Nuclear energy company Fermi Energia has announced an initial investment round for a proposed reactor planned for Estonia, and says it will file a planning application with the state later this year, ETV news show "Aktuaalne kaamera" (AK) reported Tuesday evening.
Several locations have been touted as potential sites for the proposed plant. One is Kaberneeme, east of Tallinn, and another is Kunda, Lääne-Viru County, while three different sites in Lüganuse municipality in Ida-Viru County have also been suggested.
The 300 MW plant would, if it became reality, provide about 20 percent of Estonia's daytime electricity needs, rising to 25 percent at nighttime, AK reports.
The decline in the oil shale industry, hastened by a need to meet climate change goals, has put potential future energy sources on the table, with renewables such as wind farms also seeing much growth in recent years. Estonia also imports electricity via the Nord Pool market, while work to decouple from the Russian grid and synchronize with the EU power grid is ongoing. Oil shale-fueled power stations had once provided the bulk of Estonia's electricity needs, though some power stations burn woody biomass fuels at times.
Fermi CEO: State special plan only viable route
Fermi Energia CEO Kalev Kallemets told AK that a special state plan was the only option in any nuclear power plant.
Kallemets said that: "Of course, we are not the government of the republic, but our role can be to prepare this proposal as thoroughly as possible."
Investor money would cover costs related to the putative special plan, however, including impact assessments conducted ahead of submitting the application, AK reported.
Secretary General of the Ministry of the Environment Meelis Münt said that the ministry hopes to convene the first nuclear technology working group in March, which will discuss with the authorities possible preconditions and prospects for nuclear energy in Estonia.
While nuclear energy has long had a stigma attached to it, in part arising from the 1986 fire at a major reactor in Chernobyl, Ukraine, generation small nuclear reactors (SMR) are being developed worldwide, though none are active yet.
SMRs at planning stage so far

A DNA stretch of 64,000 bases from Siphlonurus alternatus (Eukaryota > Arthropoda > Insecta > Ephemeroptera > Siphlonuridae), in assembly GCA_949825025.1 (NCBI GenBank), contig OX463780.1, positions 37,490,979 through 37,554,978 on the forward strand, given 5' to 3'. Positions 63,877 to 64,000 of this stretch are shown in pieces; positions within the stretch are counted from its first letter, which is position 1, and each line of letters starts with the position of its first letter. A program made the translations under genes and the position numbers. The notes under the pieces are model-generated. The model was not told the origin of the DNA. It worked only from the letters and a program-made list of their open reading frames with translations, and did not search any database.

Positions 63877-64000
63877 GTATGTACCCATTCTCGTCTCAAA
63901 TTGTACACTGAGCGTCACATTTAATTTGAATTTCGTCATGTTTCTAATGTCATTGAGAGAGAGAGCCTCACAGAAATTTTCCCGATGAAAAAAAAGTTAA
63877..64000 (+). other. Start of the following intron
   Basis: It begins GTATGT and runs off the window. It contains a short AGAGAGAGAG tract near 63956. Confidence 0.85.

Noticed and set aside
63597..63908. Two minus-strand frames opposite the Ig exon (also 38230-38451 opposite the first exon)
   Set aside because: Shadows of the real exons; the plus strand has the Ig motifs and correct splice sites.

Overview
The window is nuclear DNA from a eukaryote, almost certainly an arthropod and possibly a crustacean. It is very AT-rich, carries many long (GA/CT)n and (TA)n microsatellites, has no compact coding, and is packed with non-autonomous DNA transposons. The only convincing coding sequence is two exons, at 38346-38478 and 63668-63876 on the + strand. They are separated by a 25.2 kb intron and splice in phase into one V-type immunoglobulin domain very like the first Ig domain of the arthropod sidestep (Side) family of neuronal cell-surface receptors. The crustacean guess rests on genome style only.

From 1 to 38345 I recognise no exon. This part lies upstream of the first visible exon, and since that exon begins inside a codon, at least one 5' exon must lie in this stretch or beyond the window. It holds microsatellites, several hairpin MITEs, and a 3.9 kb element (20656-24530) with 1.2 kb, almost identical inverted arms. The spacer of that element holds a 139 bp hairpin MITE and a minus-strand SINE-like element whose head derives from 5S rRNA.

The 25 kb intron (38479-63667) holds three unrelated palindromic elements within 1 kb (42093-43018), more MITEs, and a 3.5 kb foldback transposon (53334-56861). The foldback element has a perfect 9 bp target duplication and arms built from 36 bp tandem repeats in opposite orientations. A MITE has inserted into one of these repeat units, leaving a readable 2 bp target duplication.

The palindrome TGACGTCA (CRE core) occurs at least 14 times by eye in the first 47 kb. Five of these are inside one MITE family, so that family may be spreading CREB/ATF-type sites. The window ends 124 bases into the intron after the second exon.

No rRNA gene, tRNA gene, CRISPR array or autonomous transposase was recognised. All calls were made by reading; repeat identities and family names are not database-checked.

Finland has two active nuclear power plants, with a third planned for Hanhikivi, near the northern city of Oulu.
"Really all these special plans, impact assessments etc. are only the next step. Right now setting up a roadmap to talk about nuclear energy in a structural and rational way, rather than just on the basis of emotions, is key," Meelis Münt said.
Fermi announces funding rounds via private company funding and trading global marketplace Funderbeam
Meanwhile, Fermi has announced a €2.5-million investment funding round to get the new generation nuclear energy SMR design and planning process underway.
Founders of two of Estonia's five unicorn firms, Martin Villig (Bolt) and Martin Henk (Pipedrive), are on board as key investors in the round already, Fermi says.
The company has already financed preparatory operations to the tune of €0.56 million raised by private investors, the company says.
Nuclear power is the only option open to Estonia in ensuring Estonia's electricity supply security and affordable electricity prices while meeting climate goals, Fermi CEO Kalev Kallemets says.
Reiterating comments made to AK, Kallemets said: "Estonia has set an ambitious goal to end electricity production from oil shale by 2035. Simultaneously, the country cannot be dependent on wind and solar power only, as those sources depend on weather conditions, and the neighboring countries are projected to be short on energy export output."
"The application of a new generation small modular reactor would solve this challenge for Estonia and is relevant for the wider region," Kallemets added, via a press release.
Fermi: State planning process starting later this year
Fermi was founded in 2019 specifically to look at options for new generation SMRs, the company says, while Kaidi Ruusalepp, welcomed its funding intentions.
She said: "Fermi's decision to engage investors from the very start is a bold move. New energies are a crucial move to the sustainability of the planet. The decision to list the company on Funderbeam demonstrates the will of transparency that is expected, especially from companies developing projects that impact the whole society.
"Fermi demonstrates that companies from all industries can consider listing the firm on marketplaces like Funderbeam, without the need for an IPO on a conventional stock exchange," Ruusalepp added.
Fermi has signed letter of intent memorandums with European energy companies including Fortum, Tractebel and Vattenfall to exchange information and finance research, the company says.
Fermi says the application to initiate the state planning process will take place late on this year, with the state having 90 days to then decide whether to go ahead. The planning process itself will take four to five year – necessitated by SMR tech actually becoming fully available later on this decade.
Poll: Over half Estonian citizens in favor of SMR
Over half Estonian citizens are in favor of an SMR in the country according to a recent Kantar Emor poll, while the proportion of those against it is just under 30 percent.
Founded in 2013, Funderbeam has offices in London, Singapore, Copenhagen, Tallinn and Zagreb (Croatia), and serves investors globally and to date has traded more than €10.5M worth of investments on its exchange, the company says.
Kaidi Ruusalepp, its CEO, is former CEO of the Nasdaq Tallinn Stock Exchange and Central Securities Depository.
Editor: Andrew Whyte